What Gets Tested Gets Taught: Cautions for Using College Admissions Tests in State Accountability Systems

Tuesday, March 13, 2018Printer-friendly version

Download a PDF of the brief here.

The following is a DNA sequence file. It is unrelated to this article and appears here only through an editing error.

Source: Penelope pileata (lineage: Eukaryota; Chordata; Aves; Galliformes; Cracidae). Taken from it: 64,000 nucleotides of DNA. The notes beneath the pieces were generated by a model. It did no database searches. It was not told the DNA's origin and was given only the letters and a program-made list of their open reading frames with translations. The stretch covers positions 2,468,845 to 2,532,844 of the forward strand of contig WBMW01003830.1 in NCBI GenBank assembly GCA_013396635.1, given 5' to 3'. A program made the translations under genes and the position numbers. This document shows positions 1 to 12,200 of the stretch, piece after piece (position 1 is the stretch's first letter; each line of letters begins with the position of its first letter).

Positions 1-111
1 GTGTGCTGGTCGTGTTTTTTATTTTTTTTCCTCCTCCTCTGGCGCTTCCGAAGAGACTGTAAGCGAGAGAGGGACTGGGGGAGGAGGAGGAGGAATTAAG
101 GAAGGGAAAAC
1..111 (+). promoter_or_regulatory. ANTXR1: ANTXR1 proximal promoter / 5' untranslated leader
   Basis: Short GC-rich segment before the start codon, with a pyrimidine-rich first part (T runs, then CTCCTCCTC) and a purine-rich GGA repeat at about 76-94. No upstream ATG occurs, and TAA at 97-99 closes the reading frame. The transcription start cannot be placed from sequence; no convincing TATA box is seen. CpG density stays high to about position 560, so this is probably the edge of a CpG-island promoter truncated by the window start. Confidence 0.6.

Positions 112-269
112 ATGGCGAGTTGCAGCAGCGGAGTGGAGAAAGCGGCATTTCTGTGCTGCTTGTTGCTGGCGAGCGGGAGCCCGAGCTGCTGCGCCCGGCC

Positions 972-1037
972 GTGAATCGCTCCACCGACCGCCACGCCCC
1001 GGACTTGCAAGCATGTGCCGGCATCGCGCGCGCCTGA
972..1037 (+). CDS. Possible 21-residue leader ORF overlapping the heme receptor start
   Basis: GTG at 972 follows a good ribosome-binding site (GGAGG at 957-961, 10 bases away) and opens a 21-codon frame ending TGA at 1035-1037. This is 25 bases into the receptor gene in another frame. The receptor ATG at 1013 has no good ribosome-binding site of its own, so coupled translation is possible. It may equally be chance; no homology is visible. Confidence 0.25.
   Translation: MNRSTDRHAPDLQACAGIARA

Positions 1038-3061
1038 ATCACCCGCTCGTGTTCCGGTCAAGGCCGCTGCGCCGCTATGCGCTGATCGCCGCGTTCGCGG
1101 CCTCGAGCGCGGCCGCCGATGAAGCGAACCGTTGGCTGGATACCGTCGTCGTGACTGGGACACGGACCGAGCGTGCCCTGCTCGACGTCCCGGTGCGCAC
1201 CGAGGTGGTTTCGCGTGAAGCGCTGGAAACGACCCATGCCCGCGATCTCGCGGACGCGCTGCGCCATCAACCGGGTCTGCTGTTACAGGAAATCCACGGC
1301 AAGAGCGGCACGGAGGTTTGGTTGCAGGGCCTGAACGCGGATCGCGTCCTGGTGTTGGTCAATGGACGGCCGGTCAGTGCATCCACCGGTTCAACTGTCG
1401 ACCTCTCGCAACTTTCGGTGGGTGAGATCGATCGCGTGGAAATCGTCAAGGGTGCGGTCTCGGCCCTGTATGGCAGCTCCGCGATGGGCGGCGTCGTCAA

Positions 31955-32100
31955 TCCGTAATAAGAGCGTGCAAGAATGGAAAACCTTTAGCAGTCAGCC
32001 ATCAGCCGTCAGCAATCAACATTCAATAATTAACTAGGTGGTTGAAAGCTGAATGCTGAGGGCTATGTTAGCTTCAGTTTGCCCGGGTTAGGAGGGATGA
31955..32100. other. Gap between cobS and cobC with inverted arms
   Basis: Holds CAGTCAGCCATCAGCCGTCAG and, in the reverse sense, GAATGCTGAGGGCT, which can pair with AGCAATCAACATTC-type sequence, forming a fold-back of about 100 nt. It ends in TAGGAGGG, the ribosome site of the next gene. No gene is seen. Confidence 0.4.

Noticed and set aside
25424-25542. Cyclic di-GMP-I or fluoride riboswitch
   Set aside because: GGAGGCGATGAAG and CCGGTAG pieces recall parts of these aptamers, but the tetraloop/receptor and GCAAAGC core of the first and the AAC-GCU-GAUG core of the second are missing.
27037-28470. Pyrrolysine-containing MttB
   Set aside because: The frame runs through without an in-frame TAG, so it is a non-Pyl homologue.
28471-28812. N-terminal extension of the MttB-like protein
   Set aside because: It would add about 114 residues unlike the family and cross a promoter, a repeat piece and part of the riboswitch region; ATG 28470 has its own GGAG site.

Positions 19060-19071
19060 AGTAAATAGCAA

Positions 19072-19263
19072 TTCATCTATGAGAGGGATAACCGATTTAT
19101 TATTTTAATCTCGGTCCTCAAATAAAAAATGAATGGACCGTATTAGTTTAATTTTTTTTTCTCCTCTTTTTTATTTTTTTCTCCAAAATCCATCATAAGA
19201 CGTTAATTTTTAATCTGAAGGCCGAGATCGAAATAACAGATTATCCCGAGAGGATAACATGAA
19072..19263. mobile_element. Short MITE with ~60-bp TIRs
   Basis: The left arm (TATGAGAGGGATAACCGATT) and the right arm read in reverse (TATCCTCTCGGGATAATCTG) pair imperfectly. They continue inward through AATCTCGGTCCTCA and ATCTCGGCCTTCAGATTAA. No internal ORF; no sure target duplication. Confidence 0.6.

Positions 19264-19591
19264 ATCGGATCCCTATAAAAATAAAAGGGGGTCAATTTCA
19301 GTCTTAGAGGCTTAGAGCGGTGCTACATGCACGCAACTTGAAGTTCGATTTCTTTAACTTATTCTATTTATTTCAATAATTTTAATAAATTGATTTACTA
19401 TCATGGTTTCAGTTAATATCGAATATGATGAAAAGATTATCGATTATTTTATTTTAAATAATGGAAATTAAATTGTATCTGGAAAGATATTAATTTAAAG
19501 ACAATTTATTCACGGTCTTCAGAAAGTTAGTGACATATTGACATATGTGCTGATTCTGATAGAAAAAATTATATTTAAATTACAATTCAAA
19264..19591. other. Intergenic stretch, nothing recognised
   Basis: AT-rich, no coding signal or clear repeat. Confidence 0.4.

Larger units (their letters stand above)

Using a college admissions test as the statewide summative assessment is an attractive but risky option for some policymakers and parents. These assessments are used for admissions by nearly all higher education institutions, are shorter in length than most state-designed and consortia assessments, have brand name recognition, and are known for predicting first-year college performance. However, notwithstanding their appeal and instrumental value for college admissions, neither the ACT nor College Board, the developer of the SAT, developed these tests as measures of how well students are meeting state mathematics and English language arts (ELA) standards, which is the primary purpose of state accountability tests. When they are used as a state’s mathematics and ELA tests — when they “count” for schools, educators, and students — there is the greatest likelihood that they will drive classroom instruction more than state standards do. This brief looks across the current evidence available on the two primary college admissions tests in order to provide state leaders and policymakers with the information they must consider in selecting high school assessments. The primary issue at hand is the alignment of college admissions tests, the ACT and SAT, to states’ college- and career-ready standards.